Sunday, April 27, 2008

The hospital in Veracruz

This is where I began working on my first day in Mexico, the Emergency Department of the Hospital Regional de Alta Especialidad de Veracruz:

There's always a crowd of people outside waiting to be seen, accompanying patients, or waiting for relatives who have already been admitted. Throughout the night people sleep outside on the curbs. Sometimes soldiers are posted at the door and in the hallways for reasons that are not quite clear; young men in helmets and boots with rifles at the ready. This is also where the ambulances pull up to deliver patients.

Inside is a triage area, a trauma bay, and the main ward:

This photo is pretty classic. It was taken around 6:00 am, when these residents had already been on duty for almost 24 hours and with another full work day to go before the end of their shift.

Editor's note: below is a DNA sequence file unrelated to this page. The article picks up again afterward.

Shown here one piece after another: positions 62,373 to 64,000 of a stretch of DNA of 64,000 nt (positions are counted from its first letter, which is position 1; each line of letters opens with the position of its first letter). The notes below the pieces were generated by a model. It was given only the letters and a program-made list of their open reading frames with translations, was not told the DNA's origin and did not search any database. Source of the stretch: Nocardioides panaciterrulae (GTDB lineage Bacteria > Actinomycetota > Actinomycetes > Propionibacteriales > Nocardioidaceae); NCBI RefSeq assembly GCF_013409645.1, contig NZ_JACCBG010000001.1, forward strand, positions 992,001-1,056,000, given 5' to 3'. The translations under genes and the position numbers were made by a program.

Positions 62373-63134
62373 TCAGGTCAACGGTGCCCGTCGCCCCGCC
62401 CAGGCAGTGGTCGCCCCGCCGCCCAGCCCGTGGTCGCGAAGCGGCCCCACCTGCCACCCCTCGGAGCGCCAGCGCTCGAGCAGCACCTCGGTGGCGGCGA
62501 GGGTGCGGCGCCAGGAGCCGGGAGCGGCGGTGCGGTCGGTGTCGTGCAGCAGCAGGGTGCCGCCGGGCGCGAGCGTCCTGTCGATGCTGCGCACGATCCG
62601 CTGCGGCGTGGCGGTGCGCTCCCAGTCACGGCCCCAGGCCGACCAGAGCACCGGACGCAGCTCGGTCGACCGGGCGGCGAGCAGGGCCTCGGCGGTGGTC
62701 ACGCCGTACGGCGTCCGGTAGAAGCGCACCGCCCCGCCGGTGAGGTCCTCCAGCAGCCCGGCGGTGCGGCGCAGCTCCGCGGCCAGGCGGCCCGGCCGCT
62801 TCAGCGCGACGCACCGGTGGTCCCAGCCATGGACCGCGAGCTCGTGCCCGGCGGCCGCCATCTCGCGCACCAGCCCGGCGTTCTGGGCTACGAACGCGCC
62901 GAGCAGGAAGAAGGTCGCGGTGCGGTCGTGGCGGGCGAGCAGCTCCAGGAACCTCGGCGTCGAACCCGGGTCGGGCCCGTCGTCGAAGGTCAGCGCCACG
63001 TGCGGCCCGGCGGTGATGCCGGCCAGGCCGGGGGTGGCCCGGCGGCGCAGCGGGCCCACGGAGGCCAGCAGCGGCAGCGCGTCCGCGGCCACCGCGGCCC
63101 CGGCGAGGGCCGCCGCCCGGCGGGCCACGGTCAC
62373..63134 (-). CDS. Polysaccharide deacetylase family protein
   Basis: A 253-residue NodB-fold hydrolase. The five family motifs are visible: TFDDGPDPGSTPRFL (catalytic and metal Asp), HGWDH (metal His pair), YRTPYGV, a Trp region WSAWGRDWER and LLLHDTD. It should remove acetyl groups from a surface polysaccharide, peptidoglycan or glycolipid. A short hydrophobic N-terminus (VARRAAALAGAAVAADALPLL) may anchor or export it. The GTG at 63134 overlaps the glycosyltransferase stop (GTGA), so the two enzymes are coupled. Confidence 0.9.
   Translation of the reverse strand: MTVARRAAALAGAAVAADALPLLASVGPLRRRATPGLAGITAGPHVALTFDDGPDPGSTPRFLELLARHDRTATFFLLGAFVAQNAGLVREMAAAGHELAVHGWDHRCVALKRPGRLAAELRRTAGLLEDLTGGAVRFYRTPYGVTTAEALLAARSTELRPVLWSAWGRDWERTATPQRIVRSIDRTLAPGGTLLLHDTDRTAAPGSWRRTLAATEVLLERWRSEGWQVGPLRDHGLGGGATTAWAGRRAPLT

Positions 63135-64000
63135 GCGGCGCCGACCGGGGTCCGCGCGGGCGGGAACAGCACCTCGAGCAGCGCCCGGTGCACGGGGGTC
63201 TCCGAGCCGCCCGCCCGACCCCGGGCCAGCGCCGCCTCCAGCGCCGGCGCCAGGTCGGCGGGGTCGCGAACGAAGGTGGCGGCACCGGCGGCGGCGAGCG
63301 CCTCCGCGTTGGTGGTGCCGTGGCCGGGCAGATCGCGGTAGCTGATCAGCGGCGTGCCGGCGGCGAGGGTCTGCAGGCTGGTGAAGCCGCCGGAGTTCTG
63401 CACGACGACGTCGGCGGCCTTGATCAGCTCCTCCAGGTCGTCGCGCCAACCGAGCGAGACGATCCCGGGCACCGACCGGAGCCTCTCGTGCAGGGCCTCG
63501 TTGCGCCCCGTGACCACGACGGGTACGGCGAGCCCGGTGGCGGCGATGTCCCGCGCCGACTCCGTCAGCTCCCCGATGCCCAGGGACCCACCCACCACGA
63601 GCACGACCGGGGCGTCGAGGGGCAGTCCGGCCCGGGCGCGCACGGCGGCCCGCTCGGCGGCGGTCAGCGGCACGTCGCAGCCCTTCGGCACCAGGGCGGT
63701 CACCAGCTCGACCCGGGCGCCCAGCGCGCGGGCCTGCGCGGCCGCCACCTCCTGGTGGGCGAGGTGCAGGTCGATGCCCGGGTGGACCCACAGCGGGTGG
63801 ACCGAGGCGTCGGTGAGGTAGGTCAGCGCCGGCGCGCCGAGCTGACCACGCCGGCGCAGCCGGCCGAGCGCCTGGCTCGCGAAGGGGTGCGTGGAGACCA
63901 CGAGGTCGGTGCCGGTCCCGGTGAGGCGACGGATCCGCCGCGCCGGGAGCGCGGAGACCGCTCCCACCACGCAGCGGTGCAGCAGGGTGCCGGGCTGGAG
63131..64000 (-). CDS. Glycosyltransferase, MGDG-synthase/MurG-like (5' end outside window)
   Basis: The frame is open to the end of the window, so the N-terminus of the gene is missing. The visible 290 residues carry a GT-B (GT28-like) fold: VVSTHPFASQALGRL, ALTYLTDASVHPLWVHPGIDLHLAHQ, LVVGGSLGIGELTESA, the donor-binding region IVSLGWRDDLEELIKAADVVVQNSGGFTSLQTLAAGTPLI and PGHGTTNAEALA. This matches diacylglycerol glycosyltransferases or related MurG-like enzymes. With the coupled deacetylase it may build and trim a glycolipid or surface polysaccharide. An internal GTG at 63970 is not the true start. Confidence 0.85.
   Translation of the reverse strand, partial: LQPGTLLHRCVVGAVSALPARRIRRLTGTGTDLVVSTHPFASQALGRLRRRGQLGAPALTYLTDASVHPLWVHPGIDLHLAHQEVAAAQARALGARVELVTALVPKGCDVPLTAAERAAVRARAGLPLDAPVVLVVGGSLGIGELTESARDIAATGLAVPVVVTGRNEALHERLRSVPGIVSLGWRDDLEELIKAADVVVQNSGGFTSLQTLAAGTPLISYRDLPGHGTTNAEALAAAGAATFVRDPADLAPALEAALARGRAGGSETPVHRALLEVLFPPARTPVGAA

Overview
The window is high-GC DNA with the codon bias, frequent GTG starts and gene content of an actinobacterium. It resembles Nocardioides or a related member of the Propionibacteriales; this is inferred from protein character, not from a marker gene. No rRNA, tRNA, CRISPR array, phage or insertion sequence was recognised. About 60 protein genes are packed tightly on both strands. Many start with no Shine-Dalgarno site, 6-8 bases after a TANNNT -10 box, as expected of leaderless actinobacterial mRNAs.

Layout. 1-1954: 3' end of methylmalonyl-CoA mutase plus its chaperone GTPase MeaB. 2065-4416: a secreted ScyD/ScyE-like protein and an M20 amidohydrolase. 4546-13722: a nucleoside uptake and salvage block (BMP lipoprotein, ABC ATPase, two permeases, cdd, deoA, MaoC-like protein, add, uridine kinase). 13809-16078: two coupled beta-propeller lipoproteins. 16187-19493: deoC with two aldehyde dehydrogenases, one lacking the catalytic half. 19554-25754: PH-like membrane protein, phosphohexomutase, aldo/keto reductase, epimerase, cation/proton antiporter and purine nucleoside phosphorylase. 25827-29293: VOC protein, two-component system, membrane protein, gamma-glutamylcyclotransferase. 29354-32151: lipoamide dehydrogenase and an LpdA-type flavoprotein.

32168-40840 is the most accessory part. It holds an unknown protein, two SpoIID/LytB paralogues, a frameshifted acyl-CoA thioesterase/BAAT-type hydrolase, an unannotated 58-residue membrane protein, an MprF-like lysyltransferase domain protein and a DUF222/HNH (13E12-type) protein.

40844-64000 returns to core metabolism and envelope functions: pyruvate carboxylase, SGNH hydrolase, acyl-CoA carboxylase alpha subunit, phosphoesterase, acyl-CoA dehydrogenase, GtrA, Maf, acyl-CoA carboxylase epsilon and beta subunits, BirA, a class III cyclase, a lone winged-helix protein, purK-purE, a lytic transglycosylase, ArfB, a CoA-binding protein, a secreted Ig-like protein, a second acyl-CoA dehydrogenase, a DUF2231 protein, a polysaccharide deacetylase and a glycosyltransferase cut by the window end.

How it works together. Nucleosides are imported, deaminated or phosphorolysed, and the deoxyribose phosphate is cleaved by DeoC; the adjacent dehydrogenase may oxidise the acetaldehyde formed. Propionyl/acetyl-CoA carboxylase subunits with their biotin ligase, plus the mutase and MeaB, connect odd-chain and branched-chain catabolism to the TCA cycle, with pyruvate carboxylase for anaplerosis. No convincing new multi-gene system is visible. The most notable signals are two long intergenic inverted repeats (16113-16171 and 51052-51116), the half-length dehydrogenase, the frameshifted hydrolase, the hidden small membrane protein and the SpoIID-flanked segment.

On the desk are typewriters for patient charting. In the absence of a computerized charting system, all patient notes are typed on vintage manual typewriters. Immediately following rounds, the ward is filled with the clatter of progress notes being typed on half a dozen typewriters. Despite my limited Spanish skills I was able to help with a little of the more mundane typing, but I needed a refresher course in ribbon management.

In the center a resident holds a film up to the ceiling lights to examine it. There's a light box in the trauma bay, but not one at the resident workstation. Thoroughly examining a film using an overhead light fixture requires a certain art. In the background is a patient on a ventilator, and to the right another ventilator is standing by. It's not unusual for there to be three or four patients on ventilators here at a time.

Labels: ,

1 Comments:

At May 3, 2008 at 4:55 AM , Blogger Tom said...

Typewriters!? The hospitals here DREAM of having typewriters!

Is there any hope of seeing the intern pictured in the foreground in the scrubs described earlier?

 

Post a Comment

Subscribe to Post Comments [Atom]

<< Home